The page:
Steps for extinguishing a fire pit
Unless you have a gas-powered fire pit, most fire pits don’t magically extinguish the moment you want the fire gone. So to help you successfully put out an outdoor fire pit, we’ve outlined the necessary steps below.
1. Stop adding fuel to your fire
The first step to easily putting out your fire pit takes a little forethought. About an hour or so before you plan to extinguish your fire, stop adding in wood or any other fuel you may be using to keep it going.
If you happen to be using a commercial fire log or firestarter, remove it from the rest of your fuel by placing it to the side of your pit. Keep in mind that you should not remove the fire log from the pit itself, but just keep it away from the rest of the fire. Once you’ve removed the fire log, smother it in ash to stop it from burning.
Quick tip: Spread out each log so they’re not touching. This will help them burn faster.
2. Let the fire burn down
Now that you’ve stopped adding fuel to the fire, allow the fire to burn down on its own. This reduces the amount of flames you’ll need to extinguish later. Even though you’ve stopped adding fuel, it can be helpful to speed up the burning process yourself by clearing away ash with a shovel or stick.
Be careful not to flick embers from the fire onto your surroundings and don’t touch anything with your bare hands. Remember that even if a piece of wood or coal isn’t glowing red, it may still be very hot. Ideally, the fire will have burned down to ash before you move to the next step.
Quick tip: Allow the fire to burn for 30-45 more minutes before you try to put it out.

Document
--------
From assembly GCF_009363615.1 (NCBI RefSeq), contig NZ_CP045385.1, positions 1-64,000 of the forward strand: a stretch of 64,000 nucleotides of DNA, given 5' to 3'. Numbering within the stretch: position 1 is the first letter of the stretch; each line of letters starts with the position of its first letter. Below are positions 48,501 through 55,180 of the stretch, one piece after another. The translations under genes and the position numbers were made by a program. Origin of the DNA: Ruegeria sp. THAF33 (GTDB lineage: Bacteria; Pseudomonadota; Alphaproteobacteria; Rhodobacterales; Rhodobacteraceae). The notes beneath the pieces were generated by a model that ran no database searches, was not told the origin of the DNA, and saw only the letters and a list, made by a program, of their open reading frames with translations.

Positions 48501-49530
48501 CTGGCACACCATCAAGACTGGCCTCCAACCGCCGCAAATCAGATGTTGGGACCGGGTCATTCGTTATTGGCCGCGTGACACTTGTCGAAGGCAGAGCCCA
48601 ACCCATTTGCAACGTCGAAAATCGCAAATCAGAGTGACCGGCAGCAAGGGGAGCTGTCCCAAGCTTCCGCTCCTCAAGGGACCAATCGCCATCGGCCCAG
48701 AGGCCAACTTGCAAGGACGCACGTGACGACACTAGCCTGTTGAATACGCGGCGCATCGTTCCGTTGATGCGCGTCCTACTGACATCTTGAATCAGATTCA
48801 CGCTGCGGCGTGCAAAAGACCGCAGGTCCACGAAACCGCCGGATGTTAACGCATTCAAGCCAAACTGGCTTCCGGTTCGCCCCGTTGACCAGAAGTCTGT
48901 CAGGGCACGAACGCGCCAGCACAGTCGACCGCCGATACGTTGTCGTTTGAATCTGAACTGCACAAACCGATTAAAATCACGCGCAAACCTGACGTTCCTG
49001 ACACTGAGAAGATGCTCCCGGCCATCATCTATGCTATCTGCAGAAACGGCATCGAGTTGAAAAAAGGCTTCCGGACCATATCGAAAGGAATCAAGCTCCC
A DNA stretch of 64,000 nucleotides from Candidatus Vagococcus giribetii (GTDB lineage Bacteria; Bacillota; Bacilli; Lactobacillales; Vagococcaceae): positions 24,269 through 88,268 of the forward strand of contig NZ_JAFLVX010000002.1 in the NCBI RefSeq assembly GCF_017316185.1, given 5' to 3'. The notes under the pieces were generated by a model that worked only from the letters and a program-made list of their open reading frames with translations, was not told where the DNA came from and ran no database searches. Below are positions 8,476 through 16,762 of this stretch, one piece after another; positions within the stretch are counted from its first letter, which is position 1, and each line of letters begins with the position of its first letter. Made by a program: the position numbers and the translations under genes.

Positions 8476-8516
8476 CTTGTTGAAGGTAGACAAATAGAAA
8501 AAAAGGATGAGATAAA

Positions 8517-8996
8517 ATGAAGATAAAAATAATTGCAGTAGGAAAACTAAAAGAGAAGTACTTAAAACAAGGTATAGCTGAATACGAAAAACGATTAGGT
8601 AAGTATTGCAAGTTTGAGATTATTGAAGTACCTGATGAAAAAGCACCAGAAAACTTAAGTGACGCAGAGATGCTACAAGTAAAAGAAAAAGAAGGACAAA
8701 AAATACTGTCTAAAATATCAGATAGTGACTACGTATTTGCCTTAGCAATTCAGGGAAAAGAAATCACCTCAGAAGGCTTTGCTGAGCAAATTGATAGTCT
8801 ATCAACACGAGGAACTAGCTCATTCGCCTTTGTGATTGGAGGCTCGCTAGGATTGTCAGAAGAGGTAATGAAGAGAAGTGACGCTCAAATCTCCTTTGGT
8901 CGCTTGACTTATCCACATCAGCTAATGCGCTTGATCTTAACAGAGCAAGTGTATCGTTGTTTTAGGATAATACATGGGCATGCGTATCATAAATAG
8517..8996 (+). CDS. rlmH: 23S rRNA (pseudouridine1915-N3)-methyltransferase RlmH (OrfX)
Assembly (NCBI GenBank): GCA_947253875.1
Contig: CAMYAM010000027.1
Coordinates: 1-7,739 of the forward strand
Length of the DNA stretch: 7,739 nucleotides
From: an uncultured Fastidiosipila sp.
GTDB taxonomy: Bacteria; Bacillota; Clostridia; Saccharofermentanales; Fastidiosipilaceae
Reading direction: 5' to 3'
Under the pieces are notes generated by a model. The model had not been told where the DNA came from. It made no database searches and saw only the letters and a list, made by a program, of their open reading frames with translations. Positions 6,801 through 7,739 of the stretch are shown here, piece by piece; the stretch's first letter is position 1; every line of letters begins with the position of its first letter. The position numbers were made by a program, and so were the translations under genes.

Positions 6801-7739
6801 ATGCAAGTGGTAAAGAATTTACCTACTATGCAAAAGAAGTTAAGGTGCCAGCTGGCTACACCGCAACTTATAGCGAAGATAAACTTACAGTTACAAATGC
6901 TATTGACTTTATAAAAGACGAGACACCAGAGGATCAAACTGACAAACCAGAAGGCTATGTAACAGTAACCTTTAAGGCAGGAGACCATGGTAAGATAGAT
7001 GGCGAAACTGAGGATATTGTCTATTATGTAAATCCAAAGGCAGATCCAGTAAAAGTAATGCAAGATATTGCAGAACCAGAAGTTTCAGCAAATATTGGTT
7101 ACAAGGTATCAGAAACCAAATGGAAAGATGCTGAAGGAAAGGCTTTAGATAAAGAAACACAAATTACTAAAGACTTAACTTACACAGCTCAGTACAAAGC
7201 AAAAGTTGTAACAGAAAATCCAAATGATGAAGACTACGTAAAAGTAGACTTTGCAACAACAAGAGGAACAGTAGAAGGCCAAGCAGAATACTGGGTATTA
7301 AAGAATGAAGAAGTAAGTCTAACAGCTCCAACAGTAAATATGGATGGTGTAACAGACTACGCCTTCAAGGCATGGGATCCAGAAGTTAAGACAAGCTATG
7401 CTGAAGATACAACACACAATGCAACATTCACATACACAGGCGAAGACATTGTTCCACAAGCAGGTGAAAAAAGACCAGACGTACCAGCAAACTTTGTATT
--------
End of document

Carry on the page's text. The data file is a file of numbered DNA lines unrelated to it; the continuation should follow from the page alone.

3. Douse the remaining fire with water
When you’re ready to extinguish your fire, you can do so with a bucket of water or garden hose. If you choose to use a hose, set your nozzle to a shower or spray setting, because a direct jet of water could create sparks. While you douse the fire with water, remember to stand a good distance away from the flames. Heat from the fire will turn the water to scalding hot steam that can burn you or anyone else nearby.
As you pour water on the flames, you may hear sputtering or sizzling sounds. You’ll want to keep adding water until these sounds have stopped entirely. Take care to cover every bit of ash in water as well, even if it isn’t red or glowing.
Quick tip: Have two buckets of water on hand so you don’t have to wait to fill another if you need it.
4. Stir the ash and embers
Once your fire is soaked with water, the next step will be to stir the ash and embers with a poker or shovel. You’ll want to inspect it closely to ensure that everything is soaked. If you see any steam or hear any hot spots, you can always add more water to completely put it out.
Quick tip: Use a stick if you don’t have a poker or shovel.
5. Check the fire and your surroundings
Before moving on, it’s important to check your fire pit for heat. Make sure everything has cooled off entirely. Plan to dedicate an adequate amount of time to checking that the fire is extinguished because rushing through this step could mean missed embers.
Everything should be cool to the touch before you leave it alone, but use caution when checking. After you’ve made sure that everything is fully extinguished, it’s time to check your surroundings for any debris that may have escaped the fire pit. Survey the area around the pit for ash, sparks or embers that might need to be put out.
Quick tip: Clean up the cooled ashes so your pit doesn’t rust.